A good haptic protection plan often requires third-party vendors to provide security insights and monitoring capabilities. However, business and IT leaders should only consider ransomware protection as a service (RPaaS) solutions that offer cloud-based, on-premises-friendly strategies. When Hybrid data center. That way, as your organization grows or even shrinks, your cybersecurity package can scale without adding software.
And that level of scalability is more important than ever. According to Gartner, 30% of businesses will adopt his all-in-one SaaS cybersecurity solution by 2024. As such, business leaders should consider cybersecurity solutions that offer a wide range of interoperable managed services.
Cybersecurity in a hybrid work environment
Leaders should also carefully vette all offerings from potential cybersecurity vendors. At a minimum, your provider of choice should offer an EDR and security information and event management (SIEM) solution.
EDR is a critical component of a rigorous cybersecurity program, especially in hybrid work environments where employee devices (or endpoints) are scattered around the world. The existence of different endpoints poses new challenges to cybersecurity. It also highlights the importance of trusted cybersecurity parameters such as MFA and single sign-on (SSO) protocols to protect network access points from malicious actors. EDR systems provide peace of mind for IT and business leaders no matter where their employees are.
Similarly, SIEMs provide leaders with data visibility, a necessary ingredient for operational efficiency in complex work environments. When used system-wide, SIEMs collect data and organize all insights into a unified dashboard. This feature removes the noise from information that is important to your organization, allowing IT professionals to make more informed cybersecurity decisions. SIEMs can also use ML to suggest enhanced security measures and efficiency improvements tailored to the host organization.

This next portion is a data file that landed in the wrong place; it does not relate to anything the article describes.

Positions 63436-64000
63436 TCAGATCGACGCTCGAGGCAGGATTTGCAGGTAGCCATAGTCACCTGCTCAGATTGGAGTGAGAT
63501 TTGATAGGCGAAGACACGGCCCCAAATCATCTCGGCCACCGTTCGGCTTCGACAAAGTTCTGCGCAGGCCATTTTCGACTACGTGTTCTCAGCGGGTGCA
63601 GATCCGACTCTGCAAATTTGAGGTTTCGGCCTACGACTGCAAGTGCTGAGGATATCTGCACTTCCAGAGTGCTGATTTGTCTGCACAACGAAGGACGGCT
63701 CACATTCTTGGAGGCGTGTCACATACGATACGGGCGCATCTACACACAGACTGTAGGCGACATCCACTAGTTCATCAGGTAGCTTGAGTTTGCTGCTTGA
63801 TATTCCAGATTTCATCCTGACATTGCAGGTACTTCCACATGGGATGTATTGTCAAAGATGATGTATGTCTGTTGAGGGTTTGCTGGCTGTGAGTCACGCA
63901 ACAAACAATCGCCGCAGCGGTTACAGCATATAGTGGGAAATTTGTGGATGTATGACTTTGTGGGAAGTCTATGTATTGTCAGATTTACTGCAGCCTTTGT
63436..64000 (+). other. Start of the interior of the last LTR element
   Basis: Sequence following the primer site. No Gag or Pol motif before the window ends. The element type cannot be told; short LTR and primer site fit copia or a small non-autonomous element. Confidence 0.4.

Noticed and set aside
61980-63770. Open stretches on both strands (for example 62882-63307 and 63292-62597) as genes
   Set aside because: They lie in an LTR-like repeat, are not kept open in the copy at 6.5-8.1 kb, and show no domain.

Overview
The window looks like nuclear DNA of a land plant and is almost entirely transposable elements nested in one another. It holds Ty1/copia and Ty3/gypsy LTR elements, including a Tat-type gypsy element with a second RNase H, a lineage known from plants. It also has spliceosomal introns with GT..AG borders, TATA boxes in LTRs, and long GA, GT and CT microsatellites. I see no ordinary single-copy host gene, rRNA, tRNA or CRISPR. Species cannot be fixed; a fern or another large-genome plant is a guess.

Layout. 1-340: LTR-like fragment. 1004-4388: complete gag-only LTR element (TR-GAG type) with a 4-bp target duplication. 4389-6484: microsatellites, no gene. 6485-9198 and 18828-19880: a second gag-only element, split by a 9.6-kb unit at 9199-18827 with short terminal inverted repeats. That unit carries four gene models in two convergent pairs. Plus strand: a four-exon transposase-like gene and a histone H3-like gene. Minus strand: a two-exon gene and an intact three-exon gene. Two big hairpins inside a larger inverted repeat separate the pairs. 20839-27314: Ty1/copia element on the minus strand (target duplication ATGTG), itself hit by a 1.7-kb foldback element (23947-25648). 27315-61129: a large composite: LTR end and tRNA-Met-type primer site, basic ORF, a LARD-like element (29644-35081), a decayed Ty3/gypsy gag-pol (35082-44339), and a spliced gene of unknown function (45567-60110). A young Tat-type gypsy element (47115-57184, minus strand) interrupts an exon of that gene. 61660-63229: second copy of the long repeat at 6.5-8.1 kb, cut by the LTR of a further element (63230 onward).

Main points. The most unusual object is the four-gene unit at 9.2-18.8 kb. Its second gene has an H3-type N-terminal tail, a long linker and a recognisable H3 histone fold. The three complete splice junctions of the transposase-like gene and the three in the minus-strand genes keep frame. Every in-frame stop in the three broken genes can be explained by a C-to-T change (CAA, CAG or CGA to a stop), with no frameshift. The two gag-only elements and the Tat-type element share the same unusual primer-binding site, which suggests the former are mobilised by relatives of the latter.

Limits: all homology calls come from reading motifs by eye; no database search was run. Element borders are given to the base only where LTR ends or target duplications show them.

In the event of an attack, AI-powered solutions reduce threat vectors and associated costs. According to IBM, organizations that successfully implement AI-based applications like SIEMs resolve cyber threats 27% faster than their competitors. And since a lengthy data breach can result in millions of dollars lost, organizations should consider adopting RPaaS tools like his EDR and SIEM sooner or later.
Ransomware: Prepare for the “when”, not the “if”
The first step in dealing with the ransomware threat is to accept that your organization will sooner or later become a target. Reaching this realization becomes even more important as interest in casual ransomware via RaaS grows and international disputes increase the potential for large-scale compromise.
I have good news. Ransomware attacks are inevitable, but breaches are. Robust cyber defenses help organizations prevent financial loss and mission-critical service outages. The key to preparing for phishing and ransomware attempts is to find a trusted partner to help you on your journey.
But there are other opportunities to significantly improve your cyber infrastructure. For example, an organization can: should do it — Conduct educational campaigns on personal cyber hygiene. Employees are often the first line of defense against cyberattacks, and nearly 90% of data breaches are due to human error.
In other words, awareness goes beyond business leaders. Modern society will benefit from a paradigm shift when it comes to cybersecurity. After all, enlisting the help of a verified partner or educating your co-workers on the importance of cyber defense may be the difference between “business as usual” and millions in financial losses.
Allen Jenkins is CISO and Vice President of Cybersecurity Consulting at InterVision.